Who wants to buy some apples with their iPhone? We do! We do! And it looks like the possibility of that happening has grown stronger in the last few months.

First, back in August 2010, Apple hired, Benjamin Vigier, who is an expert in Near Field Communications.

Then, three days ago we told you how Apple is indeed planning on including NFC in its future mobile endeavors; endeavors, which would allow users to make purchases directly with their handsets.

Now, Apple has posted additional jobs: one for a global payments expert, and one for someone with RFID experience. Is this just a big coincidence, or are credit cards destined to go the way of the dodo?

Excerpt from Manager Global Payment Platforms job listing:

Global Payment Platforms is responsible for managing the customer payment options and business partnerships (internal and external) that allow Apple’s customers to purchase product at our Online Store, iTunes, and Retail stores. The group is cross functional in nature, and will focus on developing global solutions to support these business units.

The individual in this role will contribute to the analysis and development of new payment types and processes for the various business units. The goal is to maximize efficiencies and scalability across all platforms while reducing costs, increasing controls, and establishing and advancing best payment practices.

Excerpt from iPhone HW Test Engineer job listing:

You will be exposed to various fields as ICT, FCT, RF, Audio, Acoustics, Video, Sensors, …
You will be integral part of New Product Introduction and work cross-functionally with multiple Apple Engineering teams: PD, EE, SW, DFM, …

As you may be aware, RF is a form of NFC that’s currently in existence today. Perhaps you’ve heard of the term RFID?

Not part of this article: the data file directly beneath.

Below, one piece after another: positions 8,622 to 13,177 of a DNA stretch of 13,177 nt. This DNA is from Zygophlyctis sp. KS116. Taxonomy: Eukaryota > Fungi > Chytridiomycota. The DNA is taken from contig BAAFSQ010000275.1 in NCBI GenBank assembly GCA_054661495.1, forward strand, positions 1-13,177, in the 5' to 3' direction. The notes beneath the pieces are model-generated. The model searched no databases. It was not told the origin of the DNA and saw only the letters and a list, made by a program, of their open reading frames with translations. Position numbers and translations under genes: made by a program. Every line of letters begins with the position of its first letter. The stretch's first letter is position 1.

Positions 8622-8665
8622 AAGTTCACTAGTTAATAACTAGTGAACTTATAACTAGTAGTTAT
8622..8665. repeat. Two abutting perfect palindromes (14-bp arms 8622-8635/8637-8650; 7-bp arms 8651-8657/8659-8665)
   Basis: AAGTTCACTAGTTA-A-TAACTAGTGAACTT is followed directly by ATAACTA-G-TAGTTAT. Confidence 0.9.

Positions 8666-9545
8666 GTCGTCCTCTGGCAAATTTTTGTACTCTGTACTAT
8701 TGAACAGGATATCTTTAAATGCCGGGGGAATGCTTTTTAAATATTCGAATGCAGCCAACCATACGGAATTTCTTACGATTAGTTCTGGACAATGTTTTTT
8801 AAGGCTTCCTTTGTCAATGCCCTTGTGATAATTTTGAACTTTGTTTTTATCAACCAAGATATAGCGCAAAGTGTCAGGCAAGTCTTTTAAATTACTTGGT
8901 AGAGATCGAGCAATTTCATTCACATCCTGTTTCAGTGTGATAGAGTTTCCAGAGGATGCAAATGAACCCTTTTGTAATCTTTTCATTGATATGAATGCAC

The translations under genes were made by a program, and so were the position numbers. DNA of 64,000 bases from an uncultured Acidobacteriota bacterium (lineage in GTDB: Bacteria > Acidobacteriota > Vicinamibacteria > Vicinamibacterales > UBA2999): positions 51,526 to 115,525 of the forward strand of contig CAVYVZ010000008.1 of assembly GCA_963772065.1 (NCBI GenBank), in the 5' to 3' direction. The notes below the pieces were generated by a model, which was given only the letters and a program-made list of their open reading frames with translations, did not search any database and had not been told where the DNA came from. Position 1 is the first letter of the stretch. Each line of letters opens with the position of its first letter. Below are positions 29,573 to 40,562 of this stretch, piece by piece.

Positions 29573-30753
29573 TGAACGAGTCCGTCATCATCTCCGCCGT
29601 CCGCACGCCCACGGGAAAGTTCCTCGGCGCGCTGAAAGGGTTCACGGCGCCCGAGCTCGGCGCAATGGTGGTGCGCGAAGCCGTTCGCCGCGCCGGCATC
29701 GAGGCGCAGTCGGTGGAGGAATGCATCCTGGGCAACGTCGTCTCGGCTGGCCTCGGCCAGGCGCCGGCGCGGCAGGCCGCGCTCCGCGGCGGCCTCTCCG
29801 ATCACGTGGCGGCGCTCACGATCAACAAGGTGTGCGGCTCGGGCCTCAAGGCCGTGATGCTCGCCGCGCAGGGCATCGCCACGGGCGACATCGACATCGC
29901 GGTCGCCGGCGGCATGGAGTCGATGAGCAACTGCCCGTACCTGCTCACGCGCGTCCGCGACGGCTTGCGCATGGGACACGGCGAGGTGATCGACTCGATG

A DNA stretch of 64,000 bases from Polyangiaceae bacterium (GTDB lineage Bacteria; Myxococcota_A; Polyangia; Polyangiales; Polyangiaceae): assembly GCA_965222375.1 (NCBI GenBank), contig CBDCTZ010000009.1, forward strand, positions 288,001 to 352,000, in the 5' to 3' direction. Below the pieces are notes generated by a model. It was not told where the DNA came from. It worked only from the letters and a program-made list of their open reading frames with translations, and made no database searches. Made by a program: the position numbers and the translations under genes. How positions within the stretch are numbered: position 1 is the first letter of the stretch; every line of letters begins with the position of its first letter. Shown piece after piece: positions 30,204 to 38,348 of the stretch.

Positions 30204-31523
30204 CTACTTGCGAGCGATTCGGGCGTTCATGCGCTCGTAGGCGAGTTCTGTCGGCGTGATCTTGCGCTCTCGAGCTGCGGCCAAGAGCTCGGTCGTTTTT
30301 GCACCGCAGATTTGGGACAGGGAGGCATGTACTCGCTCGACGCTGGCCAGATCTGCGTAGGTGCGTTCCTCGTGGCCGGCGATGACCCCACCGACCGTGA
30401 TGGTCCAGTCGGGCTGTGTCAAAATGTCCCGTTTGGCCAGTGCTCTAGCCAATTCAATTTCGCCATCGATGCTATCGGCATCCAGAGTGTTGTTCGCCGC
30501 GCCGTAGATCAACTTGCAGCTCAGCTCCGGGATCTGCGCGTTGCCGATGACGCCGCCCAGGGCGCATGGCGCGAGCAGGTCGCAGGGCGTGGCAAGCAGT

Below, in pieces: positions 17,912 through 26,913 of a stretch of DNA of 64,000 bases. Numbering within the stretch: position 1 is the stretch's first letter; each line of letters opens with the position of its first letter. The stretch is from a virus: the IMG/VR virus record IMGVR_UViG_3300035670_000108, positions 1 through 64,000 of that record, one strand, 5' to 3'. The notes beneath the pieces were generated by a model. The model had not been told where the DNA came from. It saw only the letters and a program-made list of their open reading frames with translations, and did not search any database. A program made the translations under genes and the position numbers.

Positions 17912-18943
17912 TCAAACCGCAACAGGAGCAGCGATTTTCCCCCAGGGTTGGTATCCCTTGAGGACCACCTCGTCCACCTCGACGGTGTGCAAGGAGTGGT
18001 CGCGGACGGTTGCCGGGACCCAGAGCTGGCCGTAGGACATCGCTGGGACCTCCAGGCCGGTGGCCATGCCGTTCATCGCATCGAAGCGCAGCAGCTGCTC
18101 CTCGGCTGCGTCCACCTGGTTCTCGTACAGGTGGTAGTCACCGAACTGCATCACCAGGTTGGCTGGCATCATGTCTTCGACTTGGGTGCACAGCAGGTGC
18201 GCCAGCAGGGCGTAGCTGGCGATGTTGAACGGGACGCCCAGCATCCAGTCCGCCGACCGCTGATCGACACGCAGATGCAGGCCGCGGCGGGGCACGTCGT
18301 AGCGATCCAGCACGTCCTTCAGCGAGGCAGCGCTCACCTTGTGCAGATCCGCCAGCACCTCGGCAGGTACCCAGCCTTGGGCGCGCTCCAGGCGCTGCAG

Some credit card companies utilize that today with RF capabilities built right into their cards. This allows customer to simply “tap” their cards against a small kiosk, rather than swipe or punch in their numbers.

Reportedly, Apple removed the “ID” from “RFID” in their job description, so that it wouldn’t seem so blatantly obvious.

Apple, it’s still blatantly obvious what you’re doing.

Who’s ready to buy their groceries with their iPhones?

[AppleInsider] via [Engadget]

  • John Hynes

    RF just stands for “radio frequency”, which does not necessarily mean RFID. There are lots of jobs for RF engineers not related to RFID. This would include GSM, CDMA, HSPA, LTE, Wi-fi, Bluetooth, etc. Nah, none of those have anything to do with the iPhone!

    • John, the point I was trying to make is that it *did* say RFID, and then Apple later updated it to only say RF. I think they did this to cut down on the speculation.

  • Tanoodej

    I like the idea of NFC, but I’m a bit concerned with the security aspects. I know that there are people and equipment out there that can intercept RFID and use your personal information. So, that said…, I hope that the security will be tight with the NFC on the iPhone. An idea would be utilizing a PIN before activating the NFC. Well, lets see what Apple will come up with.

    • Tanoodej:

      Those are very real and valid concerns you expressed. They are my concerns as well.

      I’m sure if Apple is getting into this game, then they are going above in beyond to make it secure. A lack of security could spell a PR disaster for them otherwise.

      We saw what happened with what was a relatively minor antenna issue, so they know they can’t mess something like this up.

      I wouldn’t expect them to release it until they were absolute certain on its security.